I’ve been so angry at my body this past year. Angry at it’s impotence. Angry at it’s frailty.
Angry that an injury has prevented me from doing the only physical activity I’ve been able to stick to since I stopped dancing as a teen. Angry that as I come back to my practice, my body is weaker, less flexible.
I remember when I was finally able to do a chaturanga with no knee support and without flopping down on the floor, belly first. It was such a victory! It was the result of going to yoga everyday for six months and trying, every day, to move from a plank, to a half push up, and into an upward facing dog. Today, after my back injury, I feel like I’m back to square one. I’m back to placing my knees on the ground, flopping down on the mat… after all that work, my body has betrayed me.
What I wasn't counting on though, was that recovering from an injury would actually prove to be an exercise in patience and humility. I’ve had to recognize my vanity and drop my desire to be regarded as “perfect.” I’ve had to stop myself from going to advanced yoga classes so that my ego won’t get the better part of me. I’ve learned to take child’s pose when my body is asking me to stop although my head is loudly exclaiming, “Pfft! Piece of cake!” I’ve learned to recognize and celebrate growth in others even as I have had to take a few steps back.
I’ve learned to cherish meditative, restorative yoga. A practice I once thought of as boring, has taught me slow, focused movement can be just as healing and energizing as a fast-paced flow. Lying on the mat in silence, without the distraction of continuous movement, has proved quite a challenge for me as a power yoga lover. Working through each muscle slowly and patiently, you are confronted with your pain. And without the quick release of a vinyasa, where you move swiftly from one pose to the next, barely getting a chance to sense your limits, you are also confronted with your thoughts. Thoughts that may be saying, this class is boring, I’m wasting my time, I should be doing “real” yoga… Or thoughts reprimanding myself for what I said this morning to that person at work, or the way I should have reacted in that awkward situation last month, or how afraid I am of my life going past me without accomplishing what I wanted. And so my physical pain opens the door to all my fears, and the mat becomes my battle ground: the place where I confront them, accept them, and (try to) let them go. And even though I still have a bit of a love-hate relationship with that class, I make sure not to miss it.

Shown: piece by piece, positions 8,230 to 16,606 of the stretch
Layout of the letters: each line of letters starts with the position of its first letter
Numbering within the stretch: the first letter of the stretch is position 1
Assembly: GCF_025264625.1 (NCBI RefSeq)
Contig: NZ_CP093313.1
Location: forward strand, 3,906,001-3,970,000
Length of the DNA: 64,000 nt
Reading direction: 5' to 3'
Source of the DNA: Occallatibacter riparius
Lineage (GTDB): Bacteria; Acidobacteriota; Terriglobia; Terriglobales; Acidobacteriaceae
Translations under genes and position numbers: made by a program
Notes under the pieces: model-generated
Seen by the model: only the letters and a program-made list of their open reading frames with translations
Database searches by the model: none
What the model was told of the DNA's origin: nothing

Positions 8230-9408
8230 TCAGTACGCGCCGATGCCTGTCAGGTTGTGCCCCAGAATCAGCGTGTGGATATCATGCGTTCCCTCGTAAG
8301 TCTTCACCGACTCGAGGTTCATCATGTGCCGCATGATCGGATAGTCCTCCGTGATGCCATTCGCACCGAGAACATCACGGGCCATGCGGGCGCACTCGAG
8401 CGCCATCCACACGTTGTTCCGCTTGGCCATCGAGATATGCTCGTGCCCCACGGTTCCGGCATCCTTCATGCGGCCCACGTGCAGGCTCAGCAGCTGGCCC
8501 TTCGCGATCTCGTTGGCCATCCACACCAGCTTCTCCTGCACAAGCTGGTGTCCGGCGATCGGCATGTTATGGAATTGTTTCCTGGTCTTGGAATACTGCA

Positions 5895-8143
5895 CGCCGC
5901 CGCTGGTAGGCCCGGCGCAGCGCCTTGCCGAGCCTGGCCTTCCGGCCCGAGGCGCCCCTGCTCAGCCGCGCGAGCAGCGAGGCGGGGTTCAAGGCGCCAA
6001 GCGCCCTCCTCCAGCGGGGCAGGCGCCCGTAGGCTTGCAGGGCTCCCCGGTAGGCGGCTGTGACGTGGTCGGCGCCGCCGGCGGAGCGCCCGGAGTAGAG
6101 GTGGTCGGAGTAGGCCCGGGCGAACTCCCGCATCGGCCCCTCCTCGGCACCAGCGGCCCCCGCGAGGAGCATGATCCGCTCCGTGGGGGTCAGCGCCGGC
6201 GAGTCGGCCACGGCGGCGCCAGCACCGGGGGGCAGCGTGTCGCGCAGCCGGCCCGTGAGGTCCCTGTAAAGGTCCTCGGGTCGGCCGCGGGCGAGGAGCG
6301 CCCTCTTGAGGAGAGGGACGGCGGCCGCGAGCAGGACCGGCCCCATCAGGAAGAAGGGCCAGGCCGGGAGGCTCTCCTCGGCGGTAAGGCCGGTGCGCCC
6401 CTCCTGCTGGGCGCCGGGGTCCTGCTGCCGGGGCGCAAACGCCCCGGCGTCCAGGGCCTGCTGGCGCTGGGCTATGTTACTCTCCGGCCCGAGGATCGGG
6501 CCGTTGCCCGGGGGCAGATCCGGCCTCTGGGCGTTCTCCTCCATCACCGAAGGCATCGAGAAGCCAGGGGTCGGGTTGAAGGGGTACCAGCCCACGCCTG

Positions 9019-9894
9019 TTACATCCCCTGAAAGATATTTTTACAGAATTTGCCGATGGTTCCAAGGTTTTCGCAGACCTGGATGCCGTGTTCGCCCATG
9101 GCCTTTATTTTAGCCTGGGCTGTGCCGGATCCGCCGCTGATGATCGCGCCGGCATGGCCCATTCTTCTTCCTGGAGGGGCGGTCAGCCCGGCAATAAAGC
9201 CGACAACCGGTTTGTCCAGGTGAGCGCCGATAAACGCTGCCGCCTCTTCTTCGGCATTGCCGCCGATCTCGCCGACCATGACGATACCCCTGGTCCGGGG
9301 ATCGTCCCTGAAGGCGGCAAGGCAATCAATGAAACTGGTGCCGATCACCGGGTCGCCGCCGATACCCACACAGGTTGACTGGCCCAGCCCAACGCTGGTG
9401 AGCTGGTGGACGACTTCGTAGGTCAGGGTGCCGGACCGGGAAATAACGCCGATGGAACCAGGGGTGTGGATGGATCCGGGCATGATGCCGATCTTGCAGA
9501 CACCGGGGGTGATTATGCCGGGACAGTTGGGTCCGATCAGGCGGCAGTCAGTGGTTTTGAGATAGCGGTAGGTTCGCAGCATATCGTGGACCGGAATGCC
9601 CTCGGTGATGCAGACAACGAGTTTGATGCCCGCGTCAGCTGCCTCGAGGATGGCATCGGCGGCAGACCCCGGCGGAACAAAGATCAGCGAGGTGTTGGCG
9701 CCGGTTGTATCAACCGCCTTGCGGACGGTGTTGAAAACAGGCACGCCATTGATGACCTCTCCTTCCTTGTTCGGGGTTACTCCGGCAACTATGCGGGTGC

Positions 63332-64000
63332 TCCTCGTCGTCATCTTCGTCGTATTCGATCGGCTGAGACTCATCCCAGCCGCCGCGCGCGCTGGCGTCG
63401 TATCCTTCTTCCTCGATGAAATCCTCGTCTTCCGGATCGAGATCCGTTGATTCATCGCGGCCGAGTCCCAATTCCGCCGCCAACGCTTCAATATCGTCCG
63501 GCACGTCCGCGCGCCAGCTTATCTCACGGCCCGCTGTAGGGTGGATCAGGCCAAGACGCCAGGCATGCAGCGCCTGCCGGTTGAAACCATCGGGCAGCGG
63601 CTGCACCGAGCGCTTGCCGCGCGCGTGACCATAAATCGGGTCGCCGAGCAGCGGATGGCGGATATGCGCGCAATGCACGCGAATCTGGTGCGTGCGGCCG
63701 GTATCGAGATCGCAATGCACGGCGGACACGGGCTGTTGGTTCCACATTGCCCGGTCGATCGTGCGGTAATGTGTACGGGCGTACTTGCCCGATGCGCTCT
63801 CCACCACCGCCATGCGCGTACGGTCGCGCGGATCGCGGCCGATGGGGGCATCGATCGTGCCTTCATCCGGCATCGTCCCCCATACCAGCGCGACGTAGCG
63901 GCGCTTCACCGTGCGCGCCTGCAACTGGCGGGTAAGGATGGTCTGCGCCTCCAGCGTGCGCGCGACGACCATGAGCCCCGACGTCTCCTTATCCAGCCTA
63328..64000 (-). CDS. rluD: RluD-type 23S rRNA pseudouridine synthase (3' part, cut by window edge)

I'm not sure how long it'll take for my body to be where it was, maybe I have to adapt myself to this new body with its new limitations. I've been bitter and upset, but I am thankful for one thing: after my injury, in learning to be kinder to my body, I’m learning to be kinder to myself, and that’s something worth forgetting my anger for.
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